Growing up is harder than imagined. But not necessarily for the reasons they tell you. It’s not hard because you have to do your own washing. It’s not hard because you’re responsible when the toothpaste runs out − or the toilet paper or your go-to breakfast food. These are not characteristically hard circumstances to solve. In fact, when you live directly across the road from Coles like myself, topping up on everyday items which have surpassed their final squeeze, proves quite underwhelming on the responsibility radar. In fact, it’s an excuse for a pleasant stroll; to some, even, a very welcomed opportunity to explore the depths of IKEA.
What’s hard about growing up has little to do with the mundane tasks we’re forced to add to our schedules. Sure, these are frustrating. Absolutely, life would be better without them. That ironing takes about an hour and a half − and usually, still results in a wrinkly tee − is indeed an excruciating joke. But even the incessant wrinkles − or worse, the temporary state that is a post-vacuumed floor − on long reflection, isn’t so bad. If this is it, coming to peace with the arduous road that is “adulthood” is not so arduous, after all.
And so I’m a bit confused by the weight society puts on a not-so-difficult step [granted this is just my experience and opinion]. I’m not saying household responsibilities don’t define adulthood, at least to some extent. Any more than that, however, and I’m not really sure what does. When I wake up to my first alarm, am I an adult? Or is it when I complain that it went off at all? Is that when I embody what it is to be in this new sphere?
The more I think about it, the more I’m convinced there probably is no bona fide distinction between childhood and adulthood. There’s just being a child, followed by a weird, blurred phase, in which you spend most of your time unsure what’s actually going on. You don’t feel like a kid, but you’re faking being an adult. Or at least, what you think is an adult.
Wait, do they drink? Do they go out? Will I show my age by revealing that I do? Wait, what the fuck does an adult actually do?
This state of confusion, I can only assume, takes you to parenthood, wherein you lack the time to further digest or debate the blur. Just enough to wade yourself and your family through it.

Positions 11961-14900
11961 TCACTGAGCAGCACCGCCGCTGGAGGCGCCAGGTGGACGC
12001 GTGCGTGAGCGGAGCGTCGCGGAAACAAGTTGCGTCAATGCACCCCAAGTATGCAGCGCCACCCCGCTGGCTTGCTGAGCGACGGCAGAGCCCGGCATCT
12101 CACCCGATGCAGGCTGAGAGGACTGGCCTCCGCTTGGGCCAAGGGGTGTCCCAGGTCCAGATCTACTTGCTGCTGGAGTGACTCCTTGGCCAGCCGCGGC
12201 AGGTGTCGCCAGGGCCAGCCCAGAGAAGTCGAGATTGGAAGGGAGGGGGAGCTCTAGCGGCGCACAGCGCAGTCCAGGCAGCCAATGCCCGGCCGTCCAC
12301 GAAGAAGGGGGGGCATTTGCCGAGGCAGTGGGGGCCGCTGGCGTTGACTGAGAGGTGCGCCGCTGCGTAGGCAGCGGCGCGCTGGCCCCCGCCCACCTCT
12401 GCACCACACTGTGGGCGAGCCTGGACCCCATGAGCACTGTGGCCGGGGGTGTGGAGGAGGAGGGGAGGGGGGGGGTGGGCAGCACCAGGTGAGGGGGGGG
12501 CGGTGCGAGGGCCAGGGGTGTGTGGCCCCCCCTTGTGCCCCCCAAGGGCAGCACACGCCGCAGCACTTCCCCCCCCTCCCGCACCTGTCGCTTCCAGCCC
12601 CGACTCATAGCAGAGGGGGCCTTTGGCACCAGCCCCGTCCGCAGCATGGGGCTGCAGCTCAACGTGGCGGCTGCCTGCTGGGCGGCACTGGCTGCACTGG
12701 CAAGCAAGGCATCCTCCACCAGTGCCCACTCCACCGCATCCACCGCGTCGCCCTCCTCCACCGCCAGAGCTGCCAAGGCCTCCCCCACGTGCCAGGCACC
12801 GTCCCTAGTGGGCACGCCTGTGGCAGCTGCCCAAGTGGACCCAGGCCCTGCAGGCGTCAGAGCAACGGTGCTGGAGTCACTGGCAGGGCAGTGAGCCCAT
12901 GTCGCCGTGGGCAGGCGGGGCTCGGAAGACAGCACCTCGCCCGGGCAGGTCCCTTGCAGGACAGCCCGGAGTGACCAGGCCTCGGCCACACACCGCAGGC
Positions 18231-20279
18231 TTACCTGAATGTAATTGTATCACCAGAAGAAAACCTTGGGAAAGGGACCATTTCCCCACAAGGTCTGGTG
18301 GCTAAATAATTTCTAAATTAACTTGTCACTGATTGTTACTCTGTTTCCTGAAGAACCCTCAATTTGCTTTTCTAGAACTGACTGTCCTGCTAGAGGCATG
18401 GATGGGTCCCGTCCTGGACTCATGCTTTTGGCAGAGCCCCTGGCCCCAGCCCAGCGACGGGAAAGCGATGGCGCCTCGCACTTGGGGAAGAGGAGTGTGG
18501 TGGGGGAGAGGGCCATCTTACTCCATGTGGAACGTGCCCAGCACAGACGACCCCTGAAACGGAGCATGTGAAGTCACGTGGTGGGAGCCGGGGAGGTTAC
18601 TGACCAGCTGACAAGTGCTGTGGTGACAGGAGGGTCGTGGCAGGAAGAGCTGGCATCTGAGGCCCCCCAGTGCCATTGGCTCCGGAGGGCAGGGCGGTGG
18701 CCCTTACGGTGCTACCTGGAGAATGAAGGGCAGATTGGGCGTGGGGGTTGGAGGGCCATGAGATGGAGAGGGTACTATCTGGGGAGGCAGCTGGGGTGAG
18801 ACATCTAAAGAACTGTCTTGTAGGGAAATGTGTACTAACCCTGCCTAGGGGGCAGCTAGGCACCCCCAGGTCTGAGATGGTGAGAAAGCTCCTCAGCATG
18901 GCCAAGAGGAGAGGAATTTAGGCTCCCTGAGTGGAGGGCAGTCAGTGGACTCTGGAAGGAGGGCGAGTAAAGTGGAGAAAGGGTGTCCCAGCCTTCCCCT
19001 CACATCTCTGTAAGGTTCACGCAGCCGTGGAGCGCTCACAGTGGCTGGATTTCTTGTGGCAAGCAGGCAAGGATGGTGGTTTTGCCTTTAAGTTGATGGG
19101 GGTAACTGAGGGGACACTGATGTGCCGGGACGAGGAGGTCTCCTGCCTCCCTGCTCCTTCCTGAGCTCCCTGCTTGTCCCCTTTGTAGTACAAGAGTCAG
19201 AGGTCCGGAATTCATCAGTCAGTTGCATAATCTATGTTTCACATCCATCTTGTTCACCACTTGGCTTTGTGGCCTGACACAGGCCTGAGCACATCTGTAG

I’m taking a long time to reach my point, I’m aware. But I feel the need to touch on the ambiguity that is adulthood for a minute. I now understand not only why 20 year olds express a disconnection with “being an adult”. But why 25 year olds and 30 year olds do the same. It’s because there’s no such thing. No one definition. No single becoming moment. There are only adjustments. And these adjustments look completely different for us all.
But beyond the adjustments − and here’s when I bring us back to my point − lie the realities of growing up. They’re stark. Some of them are cold. And here’s one of the most difficult ones. It’s the realisation that the same people who once encouraged our growth [even begged it, in the darkest of times] are the people who continue to define us with a single most stagnant definition.
With them, you don’t wear the title of an adult nor a child. The title you wear.. reads YOU. And whilst you may be changing, to the people who’ve known you for the longest, those three letters will always read the same way. Why? Well, because it’s easiest if they do.
In many ways, it’s as if our fourteen year old selves − his/her motives, interests and ways of being − have been archived as a reference for the closest people we know. In conversation, you’ll often find them searching through this file for ways to connect to us.
Ah, yes, she loves books. “How’s reading going?”
“I don’t really read anymore. I listen to podcasts.”
Podcasts. Podcasts. Podcasts. Searching. Searching. No files found.
“How’s reading going?”
“I, really − I don’t read anymore.”
“Oh, um, okay. Still party a lot?”
“No, I’m super into my fitness now.”
Fitness. Fitness. Fitness. Searching. Searching. No files found.
“That doesn’t sound like you?”